Einstein and aliens: In the early 1920s, these subjects had no place in a southern literary landscape usually populated by plantations and antebellum nostalgia. That’s probably why a couple of William Faulkner’s friends, Julius Weis Friend and Albert Goldstein, editors of the New Orleans-based little magazine, the Double Dealer, published a short story entitled “The Rider through Relativity.” Written by Herman George Scheffauer, it appeared in that magazine’s March 1921, issue. With an alien as one of the protagonists and clear references to Einstein’s relativity theory, this story suited the editors’ aims for their publication, which in the influential cultural critic H. L. Mencken’s words, “doesn’t give a damn for the old gods.” And as U.S. newspaper and magazine editors often reminded their readers at the time, Albert Einstein’s theory of relativity challenged the old god Newton, his laws of motion, and claims about the nature of gravity, time and space.
“The Rider through Relativity” is a part of the lively and imaginative discourse about Einstein and relativity theory that appeared in the mainstream and avant-garde press beginning in late 1919, following confirmation of the theory by British astronomers. Scheffauer’s short story uses the alien and literature’s more traditional activity of suicide to demonstrate relativity theory’s claim that linear time is a powerful illusion by imagining a reality where that illusion has been dispelled and, therefore, nothing can ever be lost to the past.
This paper argues that Scheffauer’s story, the national conversation about Einstein, the theory’s notions about time that appeared in the American press, and the theory’s basic concept about the nature of time, all play an important, if subtle, role in Faulkner’s faceted approach to time in The Sound and the Fury. This paper focuses on Quentin’s section (the second section of the novel) to explore Faulkner’s consideration of how the experience of linear time may be especially oppressive during periods of loss. In doing so, he implicitly considers the challenges and possibilities relativity theory posed to the human perception of time and the meaning of personal loss.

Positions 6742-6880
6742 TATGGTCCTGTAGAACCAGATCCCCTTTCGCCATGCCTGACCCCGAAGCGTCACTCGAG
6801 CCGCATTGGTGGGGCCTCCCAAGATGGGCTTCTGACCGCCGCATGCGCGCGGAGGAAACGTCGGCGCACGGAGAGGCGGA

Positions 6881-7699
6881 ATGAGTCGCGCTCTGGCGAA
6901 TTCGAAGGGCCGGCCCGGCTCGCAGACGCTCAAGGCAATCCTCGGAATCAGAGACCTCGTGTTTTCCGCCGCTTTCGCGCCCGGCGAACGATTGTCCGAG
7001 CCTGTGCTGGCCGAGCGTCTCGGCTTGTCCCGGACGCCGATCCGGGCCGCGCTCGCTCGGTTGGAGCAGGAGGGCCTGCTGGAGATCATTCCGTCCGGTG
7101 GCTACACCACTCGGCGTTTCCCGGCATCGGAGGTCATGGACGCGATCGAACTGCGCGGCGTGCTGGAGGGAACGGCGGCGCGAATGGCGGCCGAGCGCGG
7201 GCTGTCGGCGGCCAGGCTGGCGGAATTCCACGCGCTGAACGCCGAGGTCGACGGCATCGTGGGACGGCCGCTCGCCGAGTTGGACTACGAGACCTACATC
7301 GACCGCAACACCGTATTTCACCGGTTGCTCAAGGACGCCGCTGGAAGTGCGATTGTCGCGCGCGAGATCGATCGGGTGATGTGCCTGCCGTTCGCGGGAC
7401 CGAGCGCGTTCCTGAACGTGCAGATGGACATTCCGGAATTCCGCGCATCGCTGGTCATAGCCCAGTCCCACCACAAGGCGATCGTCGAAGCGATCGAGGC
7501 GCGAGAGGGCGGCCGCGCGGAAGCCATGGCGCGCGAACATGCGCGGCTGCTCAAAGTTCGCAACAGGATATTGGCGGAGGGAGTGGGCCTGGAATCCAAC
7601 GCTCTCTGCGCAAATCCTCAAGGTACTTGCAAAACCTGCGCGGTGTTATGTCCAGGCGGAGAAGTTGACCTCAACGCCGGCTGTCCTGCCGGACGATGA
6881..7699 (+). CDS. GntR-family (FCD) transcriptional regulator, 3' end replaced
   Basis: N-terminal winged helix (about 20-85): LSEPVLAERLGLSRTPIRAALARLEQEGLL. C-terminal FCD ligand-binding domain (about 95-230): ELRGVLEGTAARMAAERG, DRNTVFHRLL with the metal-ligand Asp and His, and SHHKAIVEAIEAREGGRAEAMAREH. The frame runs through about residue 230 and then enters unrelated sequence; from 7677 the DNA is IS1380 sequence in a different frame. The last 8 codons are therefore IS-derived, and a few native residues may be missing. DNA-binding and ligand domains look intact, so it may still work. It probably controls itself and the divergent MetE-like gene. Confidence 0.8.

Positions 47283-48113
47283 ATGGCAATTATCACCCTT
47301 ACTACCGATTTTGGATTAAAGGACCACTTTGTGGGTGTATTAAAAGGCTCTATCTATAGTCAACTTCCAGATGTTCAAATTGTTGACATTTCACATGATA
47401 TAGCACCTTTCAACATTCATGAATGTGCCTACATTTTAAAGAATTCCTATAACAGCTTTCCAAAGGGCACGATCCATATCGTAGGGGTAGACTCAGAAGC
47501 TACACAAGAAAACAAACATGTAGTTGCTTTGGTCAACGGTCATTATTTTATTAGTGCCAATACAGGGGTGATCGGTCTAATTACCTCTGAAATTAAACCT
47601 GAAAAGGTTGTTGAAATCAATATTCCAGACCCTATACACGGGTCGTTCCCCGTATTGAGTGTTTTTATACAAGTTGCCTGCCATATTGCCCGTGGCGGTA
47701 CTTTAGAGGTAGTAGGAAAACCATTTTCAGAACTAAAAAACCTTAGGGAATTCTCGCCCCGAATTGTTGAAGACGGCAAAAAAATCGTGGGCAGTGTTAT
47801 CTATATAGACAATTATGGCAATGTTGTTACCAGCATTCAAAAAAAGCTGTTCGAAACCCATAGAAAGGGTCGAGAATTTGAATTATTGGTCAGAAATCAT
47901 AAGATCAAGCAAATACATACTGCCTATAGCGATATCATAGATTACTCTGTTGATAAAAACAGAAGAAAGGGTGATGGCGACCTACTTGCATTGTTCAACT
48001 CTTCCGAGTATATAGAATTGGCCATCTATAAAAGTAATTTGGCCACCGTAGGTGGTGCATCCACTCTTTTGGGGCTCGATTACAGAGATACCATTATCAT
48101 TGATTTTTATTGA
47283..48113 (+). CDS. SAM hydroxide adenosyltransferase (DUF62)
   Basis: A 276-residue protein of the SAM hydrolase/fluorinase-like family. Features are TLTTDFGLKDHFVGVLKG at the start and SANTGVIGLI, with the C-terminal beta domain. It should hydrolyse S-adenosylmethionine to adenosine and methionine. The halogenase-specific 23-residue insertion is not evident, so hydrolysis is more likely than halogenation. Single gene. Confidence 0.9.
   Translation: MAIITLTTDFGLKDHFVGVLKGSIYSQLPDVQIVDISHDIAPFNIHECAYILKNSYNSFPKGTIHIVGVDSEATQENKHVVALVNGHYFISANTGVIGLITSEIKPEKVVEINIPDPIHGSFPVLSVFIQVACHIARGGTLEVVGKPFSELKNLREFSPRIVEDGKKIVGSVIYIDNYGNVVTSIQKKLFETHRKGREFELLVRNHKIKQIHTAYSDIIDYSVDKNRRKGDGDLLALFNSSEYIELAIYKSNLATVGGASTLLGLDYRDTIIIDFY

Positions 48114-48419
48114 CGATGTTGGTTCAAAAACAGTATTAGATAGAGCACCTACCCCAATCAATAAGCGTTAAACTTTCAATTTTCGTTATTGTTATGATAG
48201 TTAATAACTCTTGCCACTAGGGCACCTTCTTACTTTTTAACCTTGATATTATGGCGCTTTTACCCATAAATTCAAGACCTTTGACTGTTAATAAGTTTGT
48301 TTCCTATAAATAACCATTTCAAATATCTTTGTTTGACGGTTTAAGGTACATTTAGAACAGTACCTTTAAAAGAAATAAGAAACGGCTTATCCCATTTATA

What’s notable about this list is that for the first time in many years, most of these books were read for pleasure. This means I didn’t have to take notes on what I read. Also, late last year, I discovered how easy it was to check out ebooks from the library and put them on my iPad. The Nashville Public Library and New York City Public Library have kept me well-stocked. Also listed here are books I didn’t like and didn’t finish. Thank goodness for GoodReads, because it makes it easy to keep a list of books I’ve read and plan to read. In a somewhat chronological order:
1. Deborah Harkness, A Discovery of Witches
2. Terry Pratchett, The Long Earth
3. Brenda Wineapple, Ecstatic Nation: Confidence, Crisis, and Compromise, 1848-1877
4. Deborah Harkness, Shadow of Night
5. Max Barry, Lexicon
6. Max Barry, Jennifer Government (unfinished)
7. Hugh Howey, Half Way Home
8. Lawrence Wright, Going Clear: Scientology, Hollywood, and the Prison of Belief
9. Orson Scott Card, The Lost Gate (Mither Mages #1) (audiobook)
10. Donovan Hohn, Moby-Duck: The True Story of 28,800 Bath Toys Lost at Sea and of the Beachcombers, Oceanographers, Environmentalists, and Fools, Including the Author, Who Went in Search of Them (stopped reading)
11. Orson Scott Card, The Gate Thief (Mither Mages, #2) (audiobook)
12. John Shelton Reed, Dixie Bohemia: A French Quarter Circle in the 1920s (one chapter; took notes)
13. Katherine Hayles, How We Think: Digital Media and Contemporary Technogenesis
14. Sue Monk Kidd, The Invention of Wings
15. Lev Grossman, Codex
16. Vicki Croke, Elephant Company: The Inspiring Story of an Unlikely Hero and the Animals Who Helped Him Save Lives in World War II
17. Simon Winchester, The Professor and the Madman: A Tale of Murder, Insanity and the Making of the Oxford English Dictionary
18. Cathy Marie Buchanan, The Painted Girls (must finish!)
Not a lot of books, actually. With the onset of a renewed research project, I have read no new books in the past two months. If it wasn’t for the New Yorker, I would be adrift.